What It’s Like in the Most Populated Cities in the World
The largest cities in the world, in terms of sheer population size, are also some of the best vacation spots. After all, they’re rife with locals who can provide fresh and varied cultural perspectives and (of course) travel tips.
According to the United Nations, “cities” can be defined in numerous ways, one being the “city proper”, which demarcates a city by its legal and “administrative boundaries,” like the government.
If you want to take the “urban agglomeration” or “metropolitan area” approach to finding the largest cities on Earth, you’ll need to expand the boundary lines of a city further. Take into consideration the surrounding urban area as a whole, linked by factors like commuting patterns, which account for the millions of people who might work and study in the city.
New York City, for example: its population totals on this list, which was culled from UN data, include the five boroughs and surrounding large cities, like Newark, New Jersey.
Shanghai, ranked at No. 3, is the only true “city proper” in the top 10, while five other Asian cities dominate the bunch with populations that sometimes span hundreds of miles. Spend five minutes in buzzing Tokyo, and you’ll find out what it’s like to share space with its 38 million residents.
From top-rated restaurants to world-famous landmarks and attractions — and sure, unparalleled traffic jams — these metros are home to as many discoveries as they are people. Read on.
No. 10 New York-Newark, USA
New York City “proper” boasts a measly 8.6 million people, but a whopping 18.6 million inhabit the New York metropolitan area, which includes counties in New Jersey, Connecticut, and Pennsylvania. Listen to the natives, who passionately advise the avoidance of Times Square and instead vouch for a food tour of Brooklyn or Queens, a stroll along the High Line, or an art crawl of Manhattan’s tiny art galleries.
No. 9 Cairo, Egypt
More than 19 million Cairo inhabitants live in the shadows cast by the last standing of the Seven Wonders of the Ancient World — the Great Pyramids of Giza. They’re accessible in only 45 minutes by car from the city center. Escape the crowded streets, teeming with street vendors, to sail the Nile by way of felucca.
No. 8 Osaka, Japan
Perhaps Osaka’s 20.3 million friendly locals will soon be joined by expats (the city took the top spot for trending family destinations in a recent survey conducted by Airbnb, based on arrivals). Osaka is known as Japan’s culinary star, with some of the best grub found within the neon-laden Dōtonbori district, including unmatched sushi and sashimi, and traditional takoyaki: octopus-filled balls of batter, crisped to perfection.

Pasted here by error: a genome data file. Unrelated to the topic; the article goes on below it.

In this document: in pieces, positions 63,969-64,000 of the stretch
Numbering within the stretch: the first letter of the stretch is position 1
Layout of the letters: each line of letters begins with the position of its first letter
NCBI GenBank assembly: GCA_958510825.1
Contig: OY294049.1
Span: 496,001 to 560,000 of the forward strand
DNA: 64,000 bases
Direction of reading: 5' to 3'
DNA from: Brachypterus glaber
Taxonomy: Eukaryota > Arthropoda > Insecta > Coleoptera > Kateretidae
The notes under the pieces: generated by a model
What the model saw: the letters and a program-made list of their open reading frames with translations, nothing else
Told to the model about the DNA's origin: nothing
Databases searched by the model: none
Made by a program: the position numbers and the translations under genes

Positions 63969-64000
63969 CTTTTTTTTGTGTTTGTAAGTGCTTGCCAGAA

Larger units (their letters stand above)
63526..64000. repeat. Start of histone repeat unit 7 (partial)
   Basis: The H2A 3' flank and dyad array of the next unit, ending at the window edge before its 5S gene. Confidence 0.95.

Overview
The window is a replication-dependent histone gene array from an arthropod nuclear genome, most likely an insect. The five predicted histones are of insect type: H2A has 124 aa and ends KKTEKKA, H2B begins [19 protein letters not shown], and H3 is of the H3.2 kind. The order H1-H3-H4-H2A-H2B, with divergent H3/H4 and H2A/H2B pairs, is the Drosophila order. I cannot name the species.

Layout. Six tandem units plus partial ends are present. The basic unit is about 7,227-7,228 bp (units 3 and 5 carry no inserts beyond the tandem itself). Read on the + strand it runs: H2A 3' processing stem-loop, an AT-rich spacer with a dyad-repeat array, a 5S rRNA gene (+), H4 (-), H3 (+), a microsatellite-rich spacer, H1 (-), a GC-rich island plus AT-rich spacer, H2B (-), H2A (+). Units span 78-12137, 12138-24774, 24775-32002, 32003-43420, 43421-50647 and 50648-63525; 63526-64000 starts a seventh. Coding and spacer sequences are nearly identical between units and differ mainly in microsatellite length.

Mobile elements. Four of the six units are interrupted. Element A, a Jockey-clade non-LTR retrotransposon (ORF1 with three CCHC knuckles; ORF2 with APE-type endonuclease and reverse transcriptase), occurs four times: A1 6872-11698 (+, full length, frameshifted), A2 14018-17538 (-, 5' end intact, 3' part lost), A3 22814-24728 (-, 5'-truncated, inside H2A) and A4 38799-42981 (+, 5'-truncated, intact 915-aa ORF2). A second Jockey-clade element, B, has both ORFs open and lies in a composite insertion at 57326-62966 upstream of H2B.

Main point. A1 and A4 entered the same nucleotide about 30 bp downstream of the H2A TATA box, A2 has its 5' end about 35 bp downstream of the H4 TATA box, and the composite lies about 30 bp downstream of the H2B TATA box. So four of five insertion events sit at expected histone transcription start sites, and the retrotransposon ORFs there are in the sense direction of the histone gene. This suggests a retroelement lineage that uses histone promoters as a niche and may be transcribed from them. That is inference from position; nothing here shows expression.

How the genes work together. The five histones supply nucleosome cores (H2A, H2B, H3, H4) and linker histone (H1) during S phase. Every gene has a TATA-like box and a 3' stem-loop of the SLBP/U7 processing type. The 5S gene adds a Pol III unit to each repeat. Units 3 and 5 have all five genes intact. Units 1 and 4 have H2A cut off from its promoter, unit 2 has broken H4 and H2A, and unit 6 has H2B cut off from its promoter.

No. 7 Mexico City, Mexico
Living in Mexico City, the 21.2 million residents and visitors alike have plenty of options: 40,000 restaurants to be exact. Even so, any local would tell you to run straight to the street food. The population is reflected in the city’s notorious traffic, which just might be the worst in the world, according to actual GPS data.
No. 6 Beijing, China
Beijing boasts a few superlatives in addition to its mammoth population of 21.2 million: the Forbidden City is the largest palace in the world and Tiananmen Square is the largest public square in the world. And that’s to say nothing of The Great Wall of China. Must-visit art districts solidify the city’s role as China’s cultural hub.
No. 5 São Paulo, Brazil
Move over, Rio. São Paulo’s diverse populace of 21.3 million agree that what the metropolis lacks in natural beauty — there’s no beach in sight — it makes up for in arts and culture, food, nightlife, and shopping. Paulistanos (those born in the municipality of São Paulo) escape the hustle and bustle to Ibirapuera Park to catch musical performances or relax with a good book.
No. 4 Mumbai, India
Why do some 21.4 million inhabitants call Mumbai home? It could have something to do with its affordability (it’s one of the cheapest places to live in the world). For a peek into local culture, visit the Ferry Wharf and watch fishermen auction off their catch. Those seeking serenity should head to Sanjay Gandhi National Park to walk with 172 rare species of butterflies.
No. 3 Shanghai, China
Often compared to New York, China’s largest city is also its shopping capital—Nanjing Road, at 3.5 miles long, is the world’s longest shopping district. Shanghai houses a cool 24.5 million residents, and they’re a passionate crew. Weeks before the newest Disney park, Shanghai Disney even opened, a million people paid it a visit. Walk along The Bund for a glimpse into historic colonial Shanghai with its 50 plus architecturally distinct buildings, and some of the best skyline views the city has to offer.
No. 2 Delhi, India
Though its 18,000 parks make it surprisingly verdant for a city squeezing in 26.5 million, India’s capital might be overshadowed by vibrant Mumbai, and the picture-perfect beaches of Goa. But Delhi’s immense population brings with it great diversity, both in Delhi’s languages as well as its ethnicities, and the range of experiences available to visitors across Old Delhi and New Delhi.
No. 1 Tokyo, Japan
Two words: subway pushers. A populace of 38.1 million demands that railway operators employ oshiya to literally push and cram rush hour commuters into subway cars. The most populated city in the world does have its sanctuaries: beautiful gardens full of flowering trees, like Shinjuku Gyoen, and religious sites such as the must-visit Senso-Ji, the oldest Buddhist temple in Tokyo. Pro-tip: ask a local for his or her favorite sushi joint and order the omakase, a meal made up of small dishes, chosen by the chef.